== for reference types compares the references;
== for primitive types compares values. In case of your first example, the two object references turn out to be the same due to a concept known as string pool. Hence two
true in the given case. Another code snippet you might want to try out:
String s1 = "abc";
String s2 = new String("abc");
System.out.println(s1 == s2);
As you must have already tried out; it prints out
false and then
true. The reason for this is that using the
new keyword results in the creation of a completely new string even though a string object with the exact same contents already exists in the string pool. In this case,
s1 now points to an interned string with the contents "abc" (or to a string in the string pool) whereas
s2 now points to a completely new string object (again with the content "abc"). Hence the
false in the first print statement.
In the second print statement, what we are doing is comparing the contents of the String object rather than its reference, which as it should prints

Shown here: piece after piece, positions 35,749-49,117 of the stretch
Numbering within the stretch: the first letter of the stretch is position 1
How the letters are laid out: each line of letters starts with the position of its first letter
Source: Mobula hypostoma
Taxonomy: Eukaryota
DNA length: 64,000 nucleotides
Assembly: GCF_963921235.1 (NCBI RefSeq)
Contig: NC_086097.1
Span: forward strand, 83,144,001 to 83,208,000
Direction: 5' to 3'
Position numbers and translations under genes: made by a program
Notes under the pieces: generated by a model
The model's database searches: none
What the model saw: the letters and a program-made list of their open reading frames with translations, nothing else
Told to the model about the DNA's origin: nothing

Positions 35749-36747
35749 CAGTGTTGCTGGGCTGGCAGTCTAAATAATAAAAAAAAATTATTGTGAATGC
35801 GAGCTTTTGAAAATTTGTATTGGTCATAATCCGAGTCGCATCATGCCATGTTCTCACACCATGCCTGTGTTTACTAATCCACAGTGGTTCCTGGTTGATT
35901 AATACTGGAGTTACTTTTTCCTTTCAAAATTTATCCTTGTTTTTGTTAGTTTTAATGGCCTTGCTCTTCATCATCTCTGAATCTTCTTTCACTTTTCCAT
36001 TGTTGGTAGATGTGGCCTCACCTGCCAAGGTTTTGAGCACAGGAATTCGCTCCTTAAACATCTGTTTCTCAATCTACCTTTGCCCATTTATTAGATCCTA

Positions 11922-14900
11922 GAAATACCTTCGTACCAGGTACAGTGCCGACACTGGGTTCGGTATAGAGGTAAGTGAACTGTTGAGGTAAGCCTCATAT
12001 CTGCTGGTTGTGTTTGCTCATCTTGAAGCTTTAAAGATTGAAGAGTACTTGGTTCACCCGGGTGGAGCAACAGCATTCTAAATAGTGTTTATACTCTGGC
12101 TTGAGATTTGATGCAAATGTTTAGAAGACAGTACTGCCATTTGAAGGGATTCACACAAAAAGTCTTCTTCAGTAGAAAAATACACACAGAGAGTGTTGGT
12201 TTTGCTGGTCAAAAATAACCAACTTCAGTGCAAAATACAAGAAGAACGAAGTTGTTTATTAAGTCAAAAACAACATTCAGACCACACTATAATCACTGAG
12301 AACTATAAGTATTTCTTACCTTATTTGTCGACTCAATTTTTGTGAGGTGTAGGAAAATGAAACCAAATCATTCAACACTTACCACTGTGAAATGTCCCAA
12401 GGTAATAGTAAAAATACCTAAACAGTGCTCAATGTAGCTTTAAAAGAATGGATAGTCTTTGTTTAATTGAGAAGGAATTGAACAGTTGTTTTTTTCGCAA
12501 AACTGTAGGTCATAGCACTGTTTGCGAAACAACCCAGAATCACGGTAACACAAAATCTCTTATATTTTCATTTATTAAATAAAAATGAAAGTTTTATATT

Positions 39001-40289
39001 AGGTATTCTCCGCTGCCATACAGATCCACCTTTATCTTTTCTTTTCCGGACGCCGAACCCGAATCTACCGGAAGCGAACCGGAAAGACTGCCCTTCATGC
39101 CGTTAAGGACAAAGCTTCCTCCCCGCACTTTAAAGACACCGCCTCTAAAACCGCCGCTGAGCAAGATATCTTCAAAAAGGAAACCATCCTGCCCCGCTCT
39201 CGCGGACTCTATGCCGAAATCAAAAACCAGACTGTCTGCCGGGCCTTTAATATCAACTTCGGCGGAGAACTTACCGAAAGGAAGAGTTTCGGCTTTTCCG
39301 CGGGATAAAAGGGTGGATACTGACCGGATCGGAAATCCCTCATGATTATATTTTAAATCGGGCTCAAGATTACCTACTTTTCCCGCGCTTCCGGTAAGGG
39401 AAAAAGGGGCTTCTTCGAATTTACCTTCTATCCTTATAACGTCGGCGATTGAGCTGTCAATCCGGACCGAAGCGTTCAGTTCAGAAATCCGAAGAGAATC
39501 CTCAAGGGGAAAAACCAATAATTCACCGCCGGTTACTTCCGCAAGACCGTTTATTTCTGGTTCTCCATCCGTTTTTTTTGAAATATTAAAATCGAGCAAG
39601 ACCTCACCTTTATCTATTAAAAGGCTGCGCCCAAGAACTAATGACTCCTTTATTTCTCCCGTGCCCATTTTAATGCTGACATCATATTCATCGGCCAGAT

This is one of the most common mistakes made by beginners of the Java language; they use
== for logical comparison when it actually results in a reference comparison. Read the link posted in one of the answers here for more details about string pooling. On a related note, String class "overrides" the
equals method of the
Object class to provide a logical comparison. Unless the class you write doesn't provide a logical implementation of the
equals method, it doesn't matter whether you call
equals or use the
== operator; the result would be the same i.e. reference comparison.
For a more in-depth view on equality, read Brian's article; an excellent read.